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government and it was a mayoral appointed body of people who were not necessarily very interested in parks and open space. They were there because they had—they had done something that the mayor wanted them to do and they got this plum of a—of a—an appointment for it. And anyway, I went around and talked to every one of the people on the Park Board and we—we started—started working on—on some campaigns and—and working on projects. One of the first projects we did was a little park on the east end called Parkadalia Amistad, which is in Hidalgo Park. And we built a playground for the children of the—of the east end with Robert Leathers. Wonderful man who is very creative and does all his own—own playgrounds, but—and they’re very distinctive. You’ll—they’re all wooden. Well, you—you can see—when you see them, you know that they’re Robert Leather’s playgrounds and he comes into the community and literally talks to the people in the community and goes into the schools and talks to the kids in the schools and asks them what they want. And in front of them, he then draws what they want. Well, this one had to do with cars and little castle-like houses and—in and out, you know, lots of little tunnels and—and little bridges that you could walk over and teeter-
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totter on. And—and we built this playground on the east end, right out there at the Turning Basin, it overlooks Buffalo Bayou at the Turning Basin and built it in five days with a team of volunteers. Hardest job I’ve ever done recruiting volunteers. It was really tough because this is a very, very poor neighborhood of Houston. Anyway, we got it done and that nay—that park is still there today and it’s a wonderful, wonderful playground. And you can drive out there and see children playing on it and it was just a great ex—exercise. And everybody’s supposed to be involved in the actual construction, not just in the background, sort of cooking. And—and one of the hardest things we had to do was—was try to get the women out of the kitchen, hammering and men into the kitchen, cleaning up. It was not easy; it’s not a part of that culture and so. But we managed to do that and lots of people got out and—and—and hammered and nailed and—and sawed and cut wood and it just was wonderful, wonderful project. The other things we did—let’s see, we bought—we bought a park. We bought a big park, 750-acre park out in Fort Bend County and at the time, we were criticized for that because it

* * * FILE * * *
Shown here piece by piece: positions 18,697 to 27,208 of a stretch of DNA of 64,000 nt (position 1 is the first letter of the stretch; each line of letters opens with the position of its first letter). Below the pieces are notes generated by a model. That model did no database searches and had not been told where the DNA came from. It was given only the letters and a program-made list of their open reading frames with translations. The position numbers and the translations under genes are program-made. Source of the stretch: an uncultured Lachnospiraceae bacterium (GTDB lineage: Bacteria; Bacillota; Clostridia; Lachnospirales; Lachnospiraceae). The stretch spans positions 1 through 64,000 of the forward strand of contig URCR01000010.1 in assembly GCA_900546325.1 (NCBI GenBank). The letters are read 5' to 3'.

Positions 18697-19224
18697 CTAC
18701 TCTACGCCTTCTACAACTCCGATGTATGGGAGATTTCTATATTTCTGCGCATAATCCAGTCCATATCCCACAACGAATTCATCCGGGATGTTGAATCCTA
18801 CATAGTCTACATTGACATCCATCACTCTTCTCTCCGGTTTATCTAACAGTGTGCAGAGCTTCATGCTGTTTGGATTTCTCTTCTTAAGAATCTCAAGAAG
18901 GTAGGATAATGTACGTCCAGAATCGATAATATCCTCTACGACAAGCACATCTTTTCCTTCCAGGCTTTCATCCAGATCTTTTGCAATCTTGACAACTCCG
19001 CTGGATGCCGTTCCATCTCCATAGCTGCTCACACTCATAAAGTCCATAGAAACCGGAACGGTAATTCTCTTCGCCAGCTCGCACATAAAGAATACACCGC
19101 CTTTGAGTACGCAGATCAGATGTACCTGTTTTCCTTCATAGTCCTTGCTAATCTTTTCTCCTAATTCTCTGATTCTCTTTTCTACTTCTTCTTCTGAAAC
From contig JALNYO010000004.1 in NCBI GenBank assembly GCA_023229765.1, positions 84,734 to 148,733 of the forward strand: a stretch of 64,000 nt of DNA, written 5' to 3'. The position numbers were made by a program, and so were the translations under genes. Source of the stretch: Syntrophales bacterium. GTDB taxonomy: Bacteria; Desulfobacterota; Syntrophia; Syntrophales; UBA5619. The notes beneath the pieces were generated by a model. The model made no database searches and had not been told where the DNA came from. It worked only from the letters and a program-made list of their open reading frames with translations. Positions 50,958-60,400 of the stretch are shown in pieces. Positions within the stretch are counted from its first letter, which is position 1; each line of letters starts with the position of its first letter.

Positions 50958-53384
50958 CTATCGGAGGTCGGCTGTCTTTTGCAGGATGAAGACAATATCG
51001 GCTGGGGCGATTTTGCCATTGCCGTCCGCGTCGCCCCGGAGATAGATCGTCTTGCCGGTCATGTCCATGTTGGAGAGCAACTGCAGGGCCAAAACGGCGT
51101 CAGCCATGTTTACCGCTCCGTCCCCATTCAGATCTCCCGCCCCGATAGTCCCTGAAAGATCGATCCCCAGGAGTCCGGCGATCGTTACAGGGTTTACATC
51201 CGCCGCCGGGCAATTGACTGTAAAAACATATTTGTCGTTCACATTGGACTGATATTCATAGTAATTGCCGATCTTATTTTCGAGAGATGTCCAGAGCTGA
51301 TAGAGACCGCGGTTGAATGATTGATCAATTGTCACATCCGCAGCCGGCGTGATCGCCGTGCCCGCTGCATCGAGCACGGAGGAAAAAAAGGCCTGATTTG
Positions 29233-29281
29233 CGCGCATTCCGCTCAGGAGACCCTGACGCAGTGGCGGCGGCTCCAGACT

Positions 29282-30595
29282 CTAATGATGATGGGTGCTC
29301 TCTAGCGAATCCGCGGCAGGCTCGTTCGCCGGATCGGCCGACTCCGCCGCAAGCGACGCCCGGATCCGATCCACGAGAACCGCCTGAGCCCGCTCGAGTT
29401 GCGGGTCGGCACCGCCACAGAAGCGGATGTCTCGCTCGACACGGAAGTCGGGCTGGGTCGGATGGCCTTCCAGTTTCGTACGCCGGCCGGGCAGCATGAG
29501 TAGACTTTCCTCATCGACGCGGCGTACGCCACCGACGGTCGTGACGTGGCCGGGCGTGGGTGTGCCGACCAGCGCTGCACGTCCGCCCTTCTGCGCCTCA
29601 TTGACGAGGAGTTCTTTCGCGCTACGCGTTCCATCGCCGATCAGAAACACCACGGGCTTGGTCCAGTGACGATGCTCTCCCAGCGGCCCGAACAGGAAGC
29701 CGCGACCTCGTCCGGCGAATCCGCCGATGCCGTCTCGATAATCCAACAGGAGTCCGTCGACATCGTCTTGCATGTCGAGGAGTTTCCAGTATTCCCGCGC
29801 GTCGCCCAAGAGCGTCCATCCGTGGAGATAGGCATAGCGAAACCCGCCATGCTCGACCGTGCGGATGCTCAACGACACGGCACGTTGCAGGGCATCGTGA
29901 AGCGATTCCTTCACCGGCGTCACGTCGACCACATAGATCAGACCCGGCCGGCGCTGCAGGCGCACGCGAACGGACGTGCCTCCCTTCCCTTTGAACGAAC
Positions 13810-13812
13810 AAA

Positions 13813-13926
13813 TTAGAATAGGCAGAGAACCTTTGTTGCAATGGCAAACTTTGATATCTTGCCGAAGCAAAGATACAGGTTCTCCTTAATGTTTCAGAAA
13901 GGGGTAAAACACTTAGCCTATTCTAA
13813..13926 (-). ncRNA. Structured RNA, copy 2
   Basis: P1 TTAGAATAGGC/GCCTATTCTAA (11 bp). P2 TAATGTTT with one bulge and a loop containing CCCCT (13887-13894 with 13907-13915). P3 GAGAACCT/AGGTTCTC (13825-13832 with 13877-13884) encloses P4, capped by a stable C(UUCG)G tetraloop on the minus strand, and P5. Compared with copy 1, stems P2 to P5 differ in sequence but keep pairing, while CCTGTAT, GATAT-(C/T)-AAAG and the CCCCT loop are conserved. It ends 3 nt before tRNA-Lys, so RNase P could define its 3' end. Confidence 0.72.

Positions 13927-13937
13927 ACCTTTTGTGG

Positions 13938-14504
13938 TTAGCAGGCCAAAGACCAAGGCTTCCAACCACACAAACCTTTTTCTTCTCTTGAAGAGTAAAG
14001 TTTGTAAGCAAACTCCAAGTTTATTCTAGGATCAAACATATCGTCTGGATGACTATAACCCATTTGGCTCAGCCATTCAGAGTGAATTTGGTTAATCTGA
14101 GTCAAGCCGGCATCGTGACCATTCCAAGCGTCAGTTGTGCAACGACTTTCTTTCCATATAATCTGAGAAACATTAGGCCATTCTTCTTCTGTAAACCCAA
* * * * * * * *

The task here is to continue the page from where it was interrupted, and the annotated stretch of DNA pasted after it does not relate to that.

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wasn’t necessarily right in the city limits. It was in the ETJ, extraterritorial jurisdiction of Houston. But some of our board members who were on the Land Acquisition Committee decided that that part of Houston really did need a—need a park, a big park. And this piece of land came available. It was—had belonged to Doctor Cooley. It ended up in bankruptcy and ended up in—under the—Texas Commerce Bank owned it. And so we had some people on that Park Board that were really very knowledgeable about land acquisition and they went after that piece of land and—and we got it. And it was thanks to—to the Brown Foundation, a lady by the name of Nina Cullinan had left us some money. We used some of her—her money for that. Several other foundations were involved and we ended up buying that 750-acre park in the middle of, what they thought, was nowhere. It’s out on Highway 6 now. It is now today surrounded by homes. Surrounded by homes. So the people out there now have a central park that they—that they will always have, which is a huge piece of green space that wouldn’t have happened had—had those Park Board members not known that—where the growth was going to
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happen. And so, I think I was very proud of that project. That was not an easy one. There’s another one that I am really proud of called E.R. and Anne Taylor Park that is just going to be dedicated on November 22nd of this year. And one of my first acquisitions when I got to the Park Board was—I had been there, literally, two weeks. I was trying to get my feet wet, trying to understand what my job was. I was in the Parks department, working close to the Park Director, because I felt that was very necessary. And that was not easy, by the way. What I was going to say to you is this—this—this fine line between the public and private is not an easy line to walk because you’ve got—and you’ve got politics all along the way. And so, we—these two young people came into my office. I got this call and I answered the phone and it was the receptionist at the front desk and she said Mister and Missus Ma—Major Stevenson are here to speak with you. And I said all right. That’s fine. I’ll come up and get them. And I walked up and there were this just very young, dignified African American couple. And they introduced